Queen of Earth is, ostensibly, a psychological drama/thriller about the deterioration of a longtime friendship. Could have fooled me. Catherine (Elizabeth Moss) is reeling from a double whammy of hardships in her life – her father, an artist, has just committed suicide, and in the film’s opening moments her boyfriend is breaking up with her. Mascara is smudged in thick black rings around her eyes. She looks like a clown, and wails like one too. Writer/director Alex Ross Perry is clearly inspired by, and paying homage to, films like Ingmar Bergman’s Persona and other psychological chamber dramas of the sort, but unfortunately Queen‘s central relationship feels hollow.
This deflates much of the tension Perry is struggling so hard to build. Queen of Earth is interesting and captivating formally, with the director opting for an almost innumerable amount of uncomfortable close-ups throughout the film’s 90 minutes, rightfully making the most of the outstanding performances from his two leads (the aforementioned Moss and Katherine Waterston). From these close-ups, to Keegan DeWitt’s creepy, constant, atonal music, to the passive-aggressive dialogue laced with a sharp bite – Perry is determined to make us feel Catherine’s trauma, depression, and the emotional stress that builds and builds as her relationship with her “best friend” frays more and more.
I put “best friend” in quotes because, although Perry would have us believe otherwise, the deteriorating central friendship of the film was never really a true friendship to begin with insofar as we see in the film. As Virginia (Waterston) accompanies Catherine at the vacation home to ostensibly help her recover from her recently experienced hardships their time together is inter cut intermittently with flashbacks to a year or so prior. All of these scenes feature Waterston and Moss flinging passive-aggressive – and then often simply just aggressive – dialogue at one another in front of bystanders. Indeed, Queen of Earth is primarily composed of such scenes. Virginia and Catherine never seem to have had a foundation for a real friendship at all, and the result is that the subsequent deterioration that the film chronicles rings false. The movie is certainly uncomfortable, but simply for its use of sound and close-ups, not for the swift erosion of its core relationship. It’s a shame, because Waterston and Moss are fantastic, and Queen is subsequently most compelling when they aren’t talking and fighting, but being totally silent, Perry’s camera right up in their faces.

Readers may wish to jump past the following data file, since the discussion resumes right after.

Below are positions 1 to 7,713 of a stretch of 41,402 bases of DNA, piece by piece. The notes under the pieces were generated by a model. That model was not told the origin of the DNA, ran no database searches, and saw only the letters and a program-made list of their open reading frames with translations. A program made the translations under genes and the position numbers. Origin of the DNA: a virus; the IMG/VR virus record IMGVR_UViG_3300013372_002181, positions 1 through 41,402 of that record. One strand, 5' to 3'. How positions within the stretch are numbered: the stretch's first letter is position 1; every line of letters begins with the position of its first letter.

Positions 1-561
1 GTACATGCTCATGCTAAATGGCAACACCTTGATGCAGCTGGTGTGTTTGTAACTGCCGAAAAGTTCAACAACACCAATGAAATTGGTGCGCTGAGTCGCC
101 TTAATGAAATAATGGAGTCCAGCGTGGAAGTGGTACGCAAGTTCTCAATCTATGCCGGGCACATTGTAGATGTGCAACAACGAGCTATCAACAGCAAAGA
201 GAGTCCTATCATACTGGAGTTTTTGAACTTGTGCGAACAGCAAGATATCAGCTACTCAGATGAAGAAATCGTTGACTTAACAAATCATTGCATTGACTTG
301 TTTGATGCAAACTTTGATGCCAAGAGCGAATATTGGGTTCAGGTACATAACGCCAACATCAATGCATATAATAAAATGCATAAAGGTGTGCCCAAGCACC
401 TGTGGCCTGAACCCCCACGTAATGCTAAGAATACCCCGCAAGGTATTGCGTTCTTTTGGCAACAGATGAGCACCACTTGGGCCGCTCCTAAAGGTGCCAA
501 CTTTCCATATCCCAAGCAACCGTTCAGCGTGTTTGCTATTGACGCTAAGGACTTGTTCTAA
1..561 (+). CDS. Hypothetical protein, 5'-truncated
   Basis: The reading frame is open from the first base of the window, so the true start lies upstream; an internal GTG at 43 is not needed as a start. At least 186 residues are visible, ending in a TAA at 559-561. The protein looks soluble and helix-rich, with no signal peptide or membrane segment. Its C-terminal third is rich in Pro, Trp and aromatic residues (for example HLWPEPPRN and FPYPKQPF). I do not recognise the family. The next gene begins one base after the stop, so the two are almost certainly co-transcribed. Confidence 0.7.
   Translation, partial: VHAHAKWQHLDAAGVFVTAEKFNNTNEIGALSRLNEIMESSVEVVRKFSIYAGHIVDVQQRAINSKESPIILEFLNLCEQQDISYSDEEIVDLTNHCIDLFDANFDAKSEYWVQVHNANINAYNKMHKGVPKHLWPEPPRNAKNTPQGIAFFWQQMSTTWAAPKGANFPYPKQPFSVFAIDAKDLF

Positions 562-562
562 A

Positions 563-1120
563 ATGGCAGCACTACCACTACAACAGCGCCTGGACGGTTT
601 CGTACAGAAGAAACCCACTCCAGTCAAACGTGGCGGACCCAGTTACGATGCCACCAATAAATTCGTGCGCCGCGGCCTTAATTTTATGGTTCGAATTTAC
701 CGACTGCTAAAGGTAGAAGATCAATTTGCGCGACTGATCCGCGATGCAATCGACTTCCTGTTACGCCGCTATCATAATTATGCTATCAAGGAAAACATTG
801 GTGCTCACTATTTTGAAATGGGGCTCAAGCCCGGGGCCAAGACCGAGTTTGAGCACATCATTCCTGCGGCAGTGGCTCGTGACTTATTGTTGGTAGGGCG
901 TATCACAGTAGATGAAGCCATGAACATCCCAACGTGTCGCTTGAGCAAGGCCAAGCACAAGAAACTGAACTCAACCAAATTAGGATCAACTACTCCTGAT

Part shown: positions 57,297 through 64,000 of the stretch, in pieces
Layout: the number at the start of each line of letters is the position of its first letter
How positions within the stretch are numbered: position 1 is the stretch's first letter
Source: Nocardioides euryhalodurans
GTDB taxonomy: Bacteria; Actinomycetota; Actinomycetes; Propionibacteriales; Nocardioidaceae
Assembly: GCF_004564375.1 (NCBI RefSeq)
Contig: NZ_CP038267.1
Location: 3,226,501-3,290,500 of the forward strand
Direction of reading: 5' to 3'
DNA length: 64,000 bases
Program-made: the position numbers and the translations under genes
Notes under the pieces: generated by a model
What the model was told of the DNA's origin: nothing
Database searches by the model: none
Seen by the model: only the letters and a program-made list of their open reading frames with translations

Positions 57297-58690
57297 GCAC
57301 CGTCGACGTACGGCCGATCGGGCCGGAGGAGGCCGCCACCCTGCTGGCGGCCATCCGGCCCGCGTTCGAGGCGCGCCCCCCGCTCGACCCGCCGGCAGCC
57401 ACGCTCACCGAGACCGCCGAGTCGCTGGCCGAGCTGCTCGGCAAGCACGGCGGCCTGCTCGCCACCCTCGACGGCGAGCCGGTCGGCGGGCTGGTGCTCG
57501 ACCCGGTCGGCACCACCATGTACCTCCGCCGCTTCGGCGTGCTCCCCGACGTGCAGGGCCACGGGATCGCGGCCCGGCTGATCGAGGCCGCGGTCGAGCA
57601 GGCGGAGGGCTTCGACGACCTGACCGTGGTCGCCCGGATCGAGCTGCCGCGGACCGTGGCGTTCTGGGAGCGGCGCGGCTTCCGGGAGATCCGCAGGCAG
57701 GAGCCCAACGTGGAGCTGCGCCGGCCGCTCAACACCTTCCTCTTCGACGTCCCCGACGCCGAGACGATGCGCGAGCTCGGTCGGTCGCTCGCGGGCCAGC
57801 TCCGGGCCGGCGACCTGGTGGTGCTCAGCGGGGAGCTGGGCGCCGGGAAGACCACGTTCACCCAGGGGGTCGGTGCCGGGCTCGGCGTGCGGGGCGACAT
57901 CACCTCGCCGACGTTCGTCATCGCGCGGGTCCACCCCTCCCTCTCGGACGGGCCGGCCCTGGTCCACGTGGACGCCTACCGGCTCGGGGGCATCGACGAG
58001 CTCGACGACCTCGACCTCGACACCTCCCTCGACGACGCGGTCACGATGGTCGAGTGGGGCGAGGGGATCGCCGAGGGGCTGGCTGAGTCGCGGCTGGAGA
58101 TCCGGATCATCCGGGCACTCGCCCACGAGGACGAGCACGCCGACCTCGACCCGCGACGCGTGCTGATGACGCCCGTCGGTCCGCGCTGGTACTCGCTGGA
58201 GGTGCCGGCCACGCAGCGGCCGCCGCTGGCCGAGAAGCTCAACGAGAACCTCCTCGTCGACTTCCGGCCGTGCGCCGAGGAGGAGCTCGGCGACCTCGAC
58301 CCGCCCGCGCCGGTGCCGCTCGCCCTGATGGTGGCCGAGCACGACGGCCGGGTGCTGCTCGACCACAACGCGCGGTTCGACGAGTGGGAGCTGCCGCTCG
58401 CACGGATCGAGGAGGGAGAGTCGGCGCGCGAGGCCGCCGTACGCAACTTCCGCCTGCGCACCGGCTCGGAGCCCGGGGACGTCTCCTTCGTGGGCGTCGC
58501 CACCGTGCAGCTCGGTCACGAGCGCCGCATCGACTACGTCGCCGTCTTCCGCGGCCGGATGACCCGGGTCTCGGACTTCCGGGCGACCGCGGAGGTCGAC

But maybe that’s the whole point. Their constant bickering, courtesy of Perry’s off-kilter writing, results in neither Catherine or Virginia feeling like fully formed people, much less best friends. Neither seems capable of truly caring about anyone else. They repeatedly discuss productivity, alluding to occupations and careers, or a lack thereof. They are inert, self-absorbed, and often downright detestable. Their upper class lives, much like Queen of Earth as a whole, seem to have very little at stake.
★★½ out of 5